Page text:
LILITH: Abba’s Call for Action led to the formation of the FPO, the United Partisans Organization, in Vilna on January 21, 1942. In Vilna at the time there were about 40, 50 Hashomer people. There were also people from other political parties. How was the FPO organized?
V.K.: In every little unit of five members were people from all the parties—one from Hashomer, one from [Jewish Labor] Bund, one from Revisionists, and so forth.
LILITH: This is very different from Warsaw where the ZOB [Jewish Fighting Organization! was organized in groups—of Hashomer, of Bund, etc.
V.K.: In Vilna, no.
LILITH: Why not?
V.K.: Because we were so dedicated, and we saw the most important thing was the uprising. We did not think about other things. For us, it was the only idea we have.
The Warsaw Ghetto began in 1939. So they had three years of regular life. Until 1942 they live regular lives; it was bad, but the [Germans] don’t kill people. But in Ghetto Vilna, it begins from the first day—the bloodshed… If you are up against death, the party is not important, only the one thing, the one idea: the uprising. If only one idea, you have not to be in separate parties. Therefore the groups were very unified. We did not think about anything else, only about the uprising. Our life was only this. We don’t go to the theater, we don’t read books. Our life was identical with the ideal.
LILITH: What actions did the FPO engage in?
V.K.: Most,of the movement was about sabotage and organizing and preparation for the [uprising]… We also send people to Warsaw and Bialystok to persuade them that all the Jews will be killed.
LILITH: Did they believe?
V.K.: In the beginning, no. It takes time…. We decided to send people to other places, too—to Grodno, to Kovno, many places. We send Chaika Grossman back to Bialystok to establish there an uprising movement [early in 1942].
LILITH: What kind of sabotage did the FPO do?
V.K.: It was one of the first [acts of] sabotage. Planning the sabotage goes on for a long time before, because I had to look for a place on the railroad (the Vilna-Vileyka line going to the front—Ed.). And the Jews work on the railroads—cleaning, bringing food, digging. The Jews work in every place. I have to find a place where are no Jews, because if it will succeed and they found out that Jews were working there, they can exterminate the ghetto.
The hardest work of all the sabotage was to look for the place. For three days I go every day and look for a place. And it was dangerous. If the Germans [caught me], they would exterminate me at once.
Every day I have to put on the yellow star, and go out with the people to work. The Jews always go together with German [guards] to work, 40, 50 [people]. There were some women, for cleaning, for simple work. And I go together with the work [group] at six, seven o’clock in the morning. And I go back into the ghetto the same way—wait for a group, sneak into the group and go back, five o’clock in the evening.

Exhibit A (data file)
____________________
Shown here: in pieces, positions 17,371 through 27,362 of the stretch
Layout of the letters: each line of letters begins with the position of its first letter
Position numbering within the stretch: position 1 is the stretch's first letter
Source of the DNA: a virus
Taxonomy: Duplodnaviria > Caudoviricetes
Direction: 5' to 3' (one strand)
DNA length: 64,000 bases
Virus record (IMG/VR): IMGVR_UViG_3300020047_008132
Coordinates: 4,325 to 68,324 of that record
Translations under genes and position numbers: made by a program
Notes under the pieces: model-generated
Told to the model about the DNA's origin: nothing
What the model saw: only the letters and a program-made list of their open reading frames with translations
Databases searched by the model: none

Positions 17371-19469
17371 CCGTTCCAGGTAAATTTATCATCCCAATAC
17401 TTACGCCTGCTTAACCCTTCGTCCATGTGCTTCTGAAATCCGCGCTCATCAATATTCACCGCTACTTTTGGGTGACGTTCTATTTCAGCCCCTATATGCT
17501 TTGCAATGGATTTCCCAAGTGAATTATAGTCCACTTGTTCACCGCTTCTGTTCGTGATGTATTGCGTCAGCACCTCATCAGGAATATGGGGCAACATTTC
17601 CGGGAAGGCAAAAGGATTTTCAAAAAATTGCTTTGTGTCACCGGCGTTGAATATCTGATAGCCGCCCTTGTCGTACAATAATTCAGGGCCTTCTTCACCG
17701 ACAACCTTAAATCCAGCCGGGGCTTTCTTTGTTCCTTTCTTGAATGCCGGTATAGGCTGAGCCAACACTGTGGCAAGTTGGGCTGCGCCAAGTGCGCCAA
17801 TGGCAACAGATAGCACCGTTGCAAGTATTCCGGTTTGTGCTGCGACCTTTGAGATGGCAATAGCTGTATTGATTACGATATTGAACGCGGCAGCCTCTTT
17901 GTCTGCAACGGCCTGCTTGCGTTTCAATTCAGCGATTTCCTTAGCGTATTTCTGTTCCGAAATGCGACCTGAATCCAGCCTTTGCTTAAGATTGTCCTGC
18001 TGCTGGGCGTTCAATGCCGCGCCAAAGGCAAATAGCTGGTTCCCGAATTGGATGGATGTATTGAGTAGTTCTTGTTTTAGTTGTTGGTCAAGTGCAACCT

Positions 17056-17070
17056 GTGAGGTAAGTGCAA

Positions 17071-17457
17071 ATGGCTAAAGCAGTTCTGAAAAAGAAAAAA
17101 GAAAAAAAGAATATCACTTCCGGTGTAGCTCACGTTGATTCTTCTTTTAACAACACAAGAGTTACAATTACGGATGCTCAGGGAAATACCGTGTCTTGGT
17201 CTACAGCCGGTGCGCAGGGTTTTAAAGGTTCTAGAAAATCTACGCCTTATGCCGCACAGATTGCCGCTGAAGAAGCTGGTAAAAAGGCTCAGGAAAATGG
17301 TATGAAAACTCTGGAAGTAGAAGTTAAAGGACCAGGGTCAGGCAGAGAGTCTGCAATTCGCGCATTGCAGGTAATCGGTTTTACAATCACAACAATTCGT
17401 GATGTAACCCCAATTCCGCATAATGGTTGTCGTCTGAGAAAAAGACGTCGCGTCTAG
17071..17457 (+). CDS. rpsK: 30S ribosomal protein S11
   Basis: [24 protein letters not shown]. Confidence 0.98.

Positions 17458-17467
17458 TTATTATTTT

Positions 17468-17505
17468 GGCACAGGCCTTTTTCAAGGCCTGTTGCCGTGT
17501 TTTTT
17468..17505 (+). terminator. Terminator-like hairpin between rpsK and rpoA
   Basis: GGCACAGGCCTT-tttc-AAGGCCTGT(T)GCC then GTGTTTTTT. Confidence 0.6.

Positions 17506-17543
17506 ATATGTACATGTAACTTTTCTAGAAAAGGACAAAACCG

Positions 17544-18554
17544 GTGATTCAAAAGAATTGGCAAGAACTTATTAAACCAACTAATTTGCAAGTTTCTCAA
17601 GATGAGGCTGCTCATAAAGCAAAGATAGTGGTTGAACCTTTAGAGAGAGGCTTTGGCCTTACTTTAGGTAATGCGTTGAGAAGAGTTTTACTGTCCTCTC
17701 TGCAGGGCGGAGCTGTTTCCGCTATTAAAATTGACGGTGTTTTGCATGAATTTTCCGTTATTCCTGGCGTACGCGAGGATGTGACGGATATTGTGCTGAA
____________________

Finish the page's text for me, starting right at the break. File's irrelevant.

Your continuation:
I was two nights alone in the forest by the trains, to watch when the train goes, what are the hours. And then I have to find out the way to come back after the sabotage to the ghetto, not close to the peasant houses, [so] that the dogs will not listen, and the Germans do not see me.
It was two, three o’clock in the night. I go and I look for a way. I see a forest, a little forest, and I think it is a good place to go through the forest. I go in and I hear shooting, a shot here and a shot there. So I understand I am trapped— many, many Germans around me, and I’m in the middle. It was a firing range for training German soldiers.
I decided I will be a stupid woman. I go first to the Germans; I say, “You know, I was mistaken, I don’t know how to go out. Please tell me how to get out.” I cried. “I don’t know where to go, I’m so afraid, please do me a favor.” So they get me out. They even send one soldier with me.
LILITH: When you finally found a place to put the mine, how did you do it?
V.K.: We take the bomb, the mine, outside the ghetto and bring it to the place. We were two—one boy who was a policeman, our [undercover] policeman, I was the other one. We went out in a group of workers [The place] was 15 kilometers [outside] the city.
We take the bomb and we put it under the rail tracks. One-thirty at night (the night of July 8, 1942), we put the bomb. We escaped very quickly. When the train goes [over it] at two, it explodes, and from far away we heard the explosion. We come back to the ghetto. Six o’clock we are in the ghetto, I when] they let in [a group of] people who come after the nightwork.
LILITH: Did the Jews in the ghetto know that this was a Jewish act of sabotage?
V.K.: No. Jews didn’t. Nobody knew. Only us…If the Germans will know there is an underground they would exterminate the ghetto…But in all our units, we stand together and we speak about it, and we are very proud about it…
LILITH: Was it after this that Hirsh Glik wrote, in your honor, the song “Shtil Di Nacht” (“The night is still and bright with stars/There is a burning frost./ Do you remember how I taught you/To hold a gun in your hand?”)?
LILITH: When you fought in the forests from September 1943 to July 1944 (when Vilna was liberated), how many Jewish partisans were there?
V.K.: In the Rudniki Forest, 600, maybe a thousand. There are four Jewish groups. There are also a Lithuanian group, a Polish group, and a Russian group. Our forest was the only place where Jews were fighting as Jews.
Most of the Jewish partisans were not Hashomer Hatzair, and were not young movement chaverim. From Hashomer Hatzair, maybe were 20. And from 20, there maybe were four, five boys, and all the others were girls.
LILITH: Of all the Jewish partisans in your forest, how many were women?
V.K.: I think 30 percent, 40 percent.
LILITH: Were there any children?
V.K.: No. But we have some 14 year-olds, two older-age children. At 16, they were already soldiers.